20 CFR 405.835
Selma Mitchell v. United Methodist Service, U.S.D.C., S.D. of N.Y., No. 73 Civ. 2196 (11/27/73)
Where Medicare beneficiary who sought reimbursement for portion of dentist's bills under Part B of title XVIII of the Social Security Act, as amended, was denied such reimbursement and requested judicial review of the Secretary's decision, held while judicial review is provided by statute for claims relating to Part A charges when the amount in controversy is $1,000 or more, there is no provision for judicial review of the amounts payable on claims under Part B.
GAGLIARDI, District Judge:
This action by Selma Mitchell, pro se, seeks reimbursement for a portion of the $295.00 of dentist's bills under Part B of the Medicare Statute, 42 U.S.C. §1395, et seq. from the United Medical Service, Inc. (hereinafter UMS), a contracted private "carrier" under 42 U.S.C. §1395u. The real party in interest in this proceeding, the United States of America, 20 C.F.R. §405.670, moves to dismiss the complaint on the grounds that (1) a statutory right to judicial review of allowance determinations is not granted by the Medicare statute and (2) the United States of America has not consented to a suit of this nature.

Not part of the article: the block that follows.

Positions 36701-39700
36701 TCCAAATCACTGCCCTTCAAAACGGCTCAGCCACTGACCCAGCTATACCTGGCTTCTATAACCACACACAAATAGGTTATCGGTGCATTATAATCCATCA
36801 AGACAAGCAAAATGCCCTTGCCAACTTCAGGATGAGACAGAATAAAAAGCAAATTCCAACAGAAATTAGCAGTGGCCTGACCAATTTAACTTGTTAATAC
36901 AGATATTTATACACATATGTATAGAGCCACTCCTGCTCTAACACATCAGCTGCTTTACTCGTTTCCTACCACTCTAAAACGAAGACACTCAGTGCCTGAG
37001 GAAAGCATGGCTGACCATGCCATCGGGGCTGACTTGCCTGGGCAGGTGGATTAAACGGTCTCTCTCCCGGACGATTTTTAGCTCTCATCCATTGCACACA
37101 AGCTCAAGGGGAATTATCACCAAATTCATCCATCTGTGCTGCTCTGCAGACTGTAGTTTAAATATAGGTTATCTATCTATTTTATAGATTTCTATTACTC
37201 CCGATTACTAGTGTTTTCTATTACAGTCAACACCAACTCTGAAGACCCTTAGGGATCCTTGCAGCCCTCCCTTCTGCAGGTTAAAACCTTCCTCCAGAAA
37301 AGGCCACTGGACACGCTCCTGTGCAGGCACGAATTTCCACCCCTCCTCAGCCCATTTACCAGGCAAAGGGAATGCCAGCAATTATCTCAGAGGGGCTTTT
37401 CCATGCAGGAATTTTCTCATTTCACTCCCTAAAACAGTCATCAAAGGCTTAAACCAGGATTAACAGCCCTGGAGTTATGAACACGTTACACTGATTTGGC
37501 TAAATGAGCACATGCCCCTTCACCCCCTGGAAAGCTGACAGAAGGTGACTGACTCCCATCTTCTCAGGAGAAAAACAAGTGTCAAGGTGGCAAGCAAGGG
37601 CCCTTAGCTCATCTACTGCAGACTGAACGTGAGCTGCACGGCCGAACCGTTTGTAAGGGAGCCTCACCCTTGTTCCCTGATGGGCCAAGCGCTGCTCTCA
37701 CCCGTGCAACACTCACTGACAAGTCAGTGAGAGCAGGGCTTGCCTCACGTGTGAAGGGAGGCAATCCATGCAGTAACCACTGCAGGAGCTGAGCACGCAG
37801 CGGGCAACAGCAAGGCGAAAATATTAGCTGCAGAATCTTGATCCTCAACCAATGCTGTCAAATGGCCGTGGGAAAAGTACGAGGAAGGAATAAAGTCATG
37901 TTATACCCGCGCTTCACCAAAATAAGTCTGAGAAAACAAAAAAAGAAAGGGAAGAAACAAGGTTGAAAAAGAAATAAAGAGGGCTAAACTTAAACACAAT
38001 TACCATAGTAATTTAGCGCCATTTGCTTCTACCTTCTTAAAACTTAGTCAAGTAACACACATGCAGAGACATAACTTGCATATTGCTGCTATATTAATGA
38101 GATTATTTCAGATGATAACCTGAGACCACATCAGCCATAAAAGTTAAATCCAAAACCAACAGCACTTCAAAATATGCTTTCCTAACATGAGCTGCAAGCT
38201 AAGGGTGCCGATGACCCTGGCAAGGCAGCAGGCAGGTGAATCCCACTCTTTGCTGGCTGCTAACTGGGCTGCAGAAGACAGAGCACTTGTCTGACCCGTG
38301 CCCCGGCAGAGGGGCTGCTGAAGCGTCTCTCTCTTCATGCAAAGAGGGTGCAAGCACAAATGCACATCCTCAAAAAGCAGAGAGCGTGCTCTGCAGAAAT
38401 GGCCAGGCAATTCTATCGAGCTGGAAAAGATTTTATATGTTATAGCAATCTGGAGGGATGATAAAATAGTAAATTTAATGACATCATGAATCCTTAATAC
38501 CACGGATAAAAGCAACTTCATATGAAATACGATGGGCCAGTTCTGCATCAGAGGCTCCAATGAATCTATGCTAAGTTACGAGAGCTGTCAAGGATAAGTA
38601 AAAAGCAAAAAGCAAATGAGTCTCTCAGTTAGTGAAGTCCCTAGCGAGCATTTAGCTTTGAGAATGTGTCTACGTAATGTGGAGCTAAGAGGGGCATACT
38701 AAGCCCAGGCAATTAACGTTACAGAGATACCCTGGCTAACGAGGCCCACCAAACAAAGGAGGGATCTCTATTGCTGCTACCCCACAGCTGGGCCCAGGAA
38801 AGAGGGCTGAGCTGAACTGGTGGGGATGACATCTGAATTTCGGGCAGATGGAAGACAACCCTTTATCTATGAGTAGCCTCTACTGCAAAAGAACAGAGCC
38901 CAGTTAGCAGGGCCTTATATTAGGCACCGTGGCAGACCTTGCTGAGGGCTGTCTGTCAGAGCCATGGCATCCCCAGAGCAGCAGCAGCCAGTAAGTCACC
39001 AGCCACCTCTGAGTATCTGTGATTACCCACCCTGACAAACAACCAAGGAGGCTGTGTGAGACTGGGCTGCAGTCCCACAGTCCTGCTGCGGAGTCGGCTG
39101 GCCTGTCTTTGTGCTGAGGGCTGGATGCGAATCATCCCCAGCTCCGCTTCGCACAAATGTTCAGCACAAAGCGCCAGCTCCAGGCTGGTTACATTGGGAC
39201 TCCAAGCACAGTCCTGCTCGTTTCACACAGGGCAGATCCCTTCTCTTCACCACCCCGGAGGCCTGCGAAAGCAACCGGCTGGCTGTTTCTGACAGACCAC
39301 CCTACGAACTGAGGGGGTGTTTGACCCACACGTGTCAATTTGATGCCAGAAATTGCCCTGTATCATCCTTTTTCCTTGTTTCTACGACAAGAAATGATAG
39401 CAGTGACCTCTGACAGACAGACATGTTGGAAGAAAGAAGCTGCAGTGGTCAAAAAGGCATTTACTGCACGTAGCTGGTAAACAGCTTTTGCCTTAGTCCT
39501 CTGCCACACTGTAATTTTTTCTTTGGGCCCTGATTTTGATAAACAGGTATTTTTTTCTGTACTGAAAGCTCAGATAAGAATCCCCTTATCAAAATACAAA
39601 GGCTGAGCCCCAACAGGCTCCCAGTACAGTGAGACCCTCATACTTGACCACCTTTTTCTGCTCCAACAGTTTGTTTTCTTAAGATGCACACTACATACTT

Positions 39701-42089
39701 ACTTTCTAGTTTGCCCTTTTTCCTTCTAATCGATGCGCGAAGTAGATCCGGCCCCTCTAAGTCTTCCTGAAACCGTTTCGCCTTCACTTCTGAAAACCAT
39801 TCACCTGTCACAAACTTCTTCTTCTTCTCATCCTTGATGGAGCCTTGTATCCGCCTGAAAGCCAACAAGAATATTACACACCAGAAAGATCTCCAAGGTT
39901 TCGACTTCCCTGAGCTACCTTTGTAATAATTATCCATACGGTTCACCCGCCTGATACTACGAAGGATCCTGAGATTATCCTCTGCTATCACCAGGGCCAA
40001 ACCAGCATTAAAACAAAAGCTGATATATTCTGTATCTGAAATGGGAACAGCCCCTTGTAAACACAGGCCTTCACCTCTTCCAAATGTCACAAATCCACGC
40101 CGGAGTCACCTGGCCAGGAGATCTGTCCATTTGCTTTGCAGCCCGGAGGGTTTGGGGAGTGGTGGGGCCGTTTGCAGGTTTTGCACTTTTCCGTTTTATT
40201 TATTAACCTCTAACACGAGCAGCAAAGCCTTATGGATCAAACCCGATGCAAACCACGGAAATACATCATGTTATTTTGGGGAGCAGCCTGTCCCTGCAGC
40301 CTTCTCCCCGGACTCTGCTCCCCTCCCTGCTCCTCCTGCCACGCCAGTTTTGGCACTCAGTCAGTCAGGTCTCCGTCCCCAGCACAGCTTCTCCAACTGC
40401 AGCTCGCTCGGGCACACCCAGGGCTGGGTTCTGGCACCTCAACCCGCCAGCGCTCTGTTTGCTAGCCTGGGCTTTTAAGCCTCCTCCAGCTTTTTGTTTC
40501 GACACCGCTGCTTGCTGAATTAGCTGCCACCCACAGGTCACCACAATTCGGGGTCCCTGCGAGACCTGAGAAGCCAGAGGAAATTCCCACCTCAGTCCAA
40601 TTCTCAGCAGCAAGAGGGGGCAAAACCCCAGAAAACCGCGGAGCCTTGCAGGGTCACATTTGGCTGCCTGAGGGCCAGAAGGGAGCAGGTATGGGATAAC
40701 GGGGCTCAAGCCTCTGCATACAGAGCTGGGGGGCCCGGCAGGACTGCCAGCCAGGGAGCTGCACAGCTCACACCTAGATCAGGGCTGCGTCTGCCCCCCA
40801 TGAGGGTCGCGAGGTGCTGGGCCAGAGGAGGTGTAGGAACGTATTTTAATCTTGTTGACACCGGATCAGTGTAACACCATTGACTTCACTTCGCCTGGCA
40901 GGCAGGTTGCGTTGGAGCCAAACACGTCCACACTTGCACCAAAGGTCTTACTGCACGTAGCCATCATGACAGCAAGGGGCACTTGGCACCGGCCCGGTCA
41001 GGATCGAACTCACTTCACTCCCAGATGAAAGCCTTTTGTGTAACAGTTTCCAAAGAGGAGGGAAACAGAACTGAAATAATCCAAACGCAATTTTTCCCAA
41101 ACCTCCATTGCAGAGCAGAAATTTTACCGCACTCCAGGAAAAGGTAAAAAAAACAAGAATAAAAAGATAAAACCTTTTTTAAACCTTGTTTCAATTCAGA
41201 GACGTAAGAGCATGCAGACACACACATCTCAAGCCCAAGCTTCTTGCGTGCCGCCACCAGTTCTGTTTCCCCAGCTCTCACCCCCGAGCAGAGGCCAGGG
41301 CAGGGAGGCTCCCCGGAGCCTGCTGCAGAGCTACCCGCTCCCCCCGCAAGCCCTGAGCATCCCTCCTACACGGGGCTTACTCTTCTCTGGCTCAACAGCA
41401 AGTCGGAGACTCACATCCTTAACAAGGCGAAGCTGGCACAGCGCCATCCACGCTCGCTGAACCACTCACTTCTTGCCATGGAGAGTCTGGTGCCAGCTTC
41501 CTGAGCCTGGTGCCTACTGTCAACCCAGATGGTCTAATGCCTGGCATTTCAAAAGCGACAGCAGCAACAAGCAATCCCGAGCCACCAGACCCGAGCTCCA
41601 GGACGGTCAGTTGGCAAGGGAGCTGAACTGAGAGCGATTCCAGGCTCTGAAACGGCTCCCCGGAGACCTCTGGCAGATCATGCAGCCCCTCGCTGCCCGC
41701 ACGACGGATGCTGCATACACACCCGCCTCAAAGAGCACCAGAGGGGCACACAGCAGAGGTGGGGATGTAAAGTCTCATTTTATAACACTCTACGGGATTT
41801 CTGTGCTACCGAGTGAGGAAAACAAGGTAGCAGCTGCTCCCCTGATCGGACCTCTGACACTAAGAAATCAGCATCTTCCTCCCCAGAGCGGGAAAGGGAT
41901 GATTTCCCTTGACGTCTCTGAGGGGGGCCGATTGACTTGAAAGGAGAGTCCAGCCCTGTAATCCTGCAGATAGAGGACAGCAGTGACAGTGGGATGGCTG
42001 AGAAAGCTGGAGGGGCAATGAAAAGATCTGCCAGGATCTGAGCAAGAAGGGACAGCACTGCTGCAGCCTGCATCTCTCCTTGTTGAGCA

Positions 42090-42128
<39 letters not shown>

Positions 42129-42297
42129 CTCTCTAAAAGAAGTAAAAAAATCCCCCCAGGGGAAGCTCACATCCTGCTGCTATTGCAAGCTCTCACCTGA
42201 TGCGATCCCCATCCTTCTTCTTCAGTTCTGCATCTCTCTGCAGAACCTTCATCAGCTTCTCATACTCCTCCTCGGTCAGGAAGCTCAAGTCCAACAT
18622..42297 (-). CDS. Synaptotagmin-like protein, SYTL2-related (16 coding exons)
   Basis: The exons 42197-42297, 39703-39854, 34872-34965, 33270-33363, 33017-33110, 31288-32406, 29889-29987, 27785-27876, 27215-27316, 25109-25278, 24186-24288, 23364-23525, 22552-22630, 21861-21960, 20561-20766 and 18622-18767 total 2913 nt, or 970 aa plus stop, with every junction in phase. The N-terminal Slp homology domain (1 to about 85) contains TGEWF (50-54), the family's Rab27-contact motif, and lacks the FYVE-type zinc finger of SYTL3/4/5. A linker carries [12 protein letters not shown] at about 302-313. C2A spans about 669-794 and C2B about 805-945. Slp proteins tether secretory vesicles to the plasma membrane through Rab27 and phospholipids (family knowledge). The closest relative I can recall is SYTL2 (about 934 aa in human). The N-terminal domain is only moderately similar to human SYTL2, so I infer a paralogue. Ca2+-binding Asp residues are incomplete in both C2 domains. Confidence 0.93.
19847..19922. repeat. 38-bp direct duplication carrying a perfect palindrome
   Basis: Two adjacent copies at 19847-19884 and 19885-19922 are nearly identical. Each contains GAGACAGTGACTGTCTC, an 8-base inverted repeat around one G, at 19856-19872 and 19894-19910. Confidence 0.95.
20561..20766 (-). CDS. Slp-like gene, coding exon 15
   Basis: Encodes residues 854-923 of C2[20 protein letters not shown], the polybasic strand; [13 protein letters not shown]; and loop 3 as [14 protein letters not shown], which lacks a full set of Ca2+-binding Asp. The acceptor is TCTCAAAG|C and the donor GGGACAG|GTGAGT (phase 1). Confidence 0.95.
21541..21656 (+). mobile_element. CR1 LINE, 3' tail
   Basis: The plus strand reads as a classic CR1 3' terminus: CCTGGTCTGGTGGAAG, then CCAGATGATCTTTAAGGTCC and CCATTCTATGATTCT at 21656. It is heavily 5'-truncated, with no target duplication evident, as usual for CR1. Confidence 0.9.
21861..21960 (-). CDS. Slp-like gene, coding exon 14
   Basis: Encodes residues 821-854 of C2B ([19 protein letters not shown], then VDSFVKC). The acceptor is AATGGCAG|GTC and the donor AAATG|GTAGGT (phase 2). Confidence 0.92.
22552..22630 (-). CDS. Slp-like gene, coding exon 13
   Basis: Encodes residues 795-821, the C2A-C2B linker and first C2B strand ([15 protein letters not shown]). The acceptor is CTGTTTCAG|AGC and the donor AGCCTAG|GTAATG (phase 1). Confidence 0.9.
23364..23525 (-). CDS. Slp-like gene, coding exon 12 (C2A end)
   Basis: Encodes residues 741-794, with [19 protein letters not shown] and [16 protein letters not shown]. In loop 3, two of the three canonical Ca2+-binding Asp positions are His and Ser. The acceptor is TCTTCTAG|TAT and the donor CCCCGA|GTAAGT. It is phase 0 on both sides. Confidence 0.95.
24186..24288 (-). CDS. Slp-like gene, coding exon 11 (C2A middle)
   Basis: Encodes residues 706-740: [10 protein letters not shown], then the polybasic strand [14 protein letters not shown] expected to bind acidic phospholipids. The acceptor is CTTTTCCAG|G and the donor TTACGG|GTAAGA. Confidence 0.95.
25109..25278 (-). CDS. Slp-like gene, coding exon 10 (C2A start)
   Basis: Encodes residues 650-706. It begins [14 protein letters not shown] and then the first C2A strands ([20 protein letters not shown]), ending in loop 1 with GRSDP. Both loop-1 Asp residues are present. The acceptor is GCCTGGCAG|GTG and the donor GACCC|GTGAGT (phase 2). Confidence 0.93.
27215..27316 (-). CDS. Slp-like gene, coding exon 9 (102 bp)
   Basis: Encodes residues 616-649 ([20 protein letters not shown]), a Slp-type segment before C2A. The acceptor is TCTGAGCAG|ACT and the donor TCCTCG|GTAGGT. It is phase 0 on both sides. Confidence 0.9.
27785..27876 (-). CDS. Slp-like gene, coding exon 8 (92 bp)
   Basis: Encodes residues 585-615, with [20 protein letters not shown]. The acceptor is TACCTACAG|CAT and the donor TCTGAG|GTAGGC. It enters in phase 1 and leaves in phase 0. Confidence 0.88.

In April, 1970 and again on February, 1971, Dr. Harry Roth performed dental surgery on Mrs. Mitchell in his office. Mrs. Mitchell's application for reimbursement for the initial surgery was granted. However, after a hearing by the hearing officer, reimbursement for the February, 1971 surgery was denied on the ground that the services performed fell within the statutory exclusion from coverage for "structures directly supporting teeth" as provided in 42 U.S.C. §1395y(a)(12).
While judicial review is provided by statute for claims relating to hospital charges (Part A charges) in excess of $1,000.00 [sic] 42 U.S.C. §1395ff, the statute fails to provide a similar remedy for doctor and other health charges (Part B charges), those at issue before us. Accordingly, plaintiff has no statutory right to judicial review of her claim under the Medicare statute. See Kuenstler v. Occidental Life Insurance Company, 292 F. Supp. 532 (C.D. Ca. 1968).
Finally, since jurisdiction over plaintiff's claim is excluded by statute and there is no waiver of sovereign immunity by the United States of America, the real party in interest, this Court lacks jurisdiction over the parties to the action. Blackmar v. Guerre, 342 U.S. 512 (1952); Delehite v. United States of America 346 U.S. 15 (1953).
Judgment shall enter against plaintiff Mitchell, and in favor of defendant United Medical Service, Inc. dismissing plaintiff's complaint.
 Section 1869 (b) of the Social Security Act, as amended, provides, in pertinent part, for the judicial review of determinations made as to the amount of benefits under Part A if the amount in controversy is $1,000 or more. (Ed.)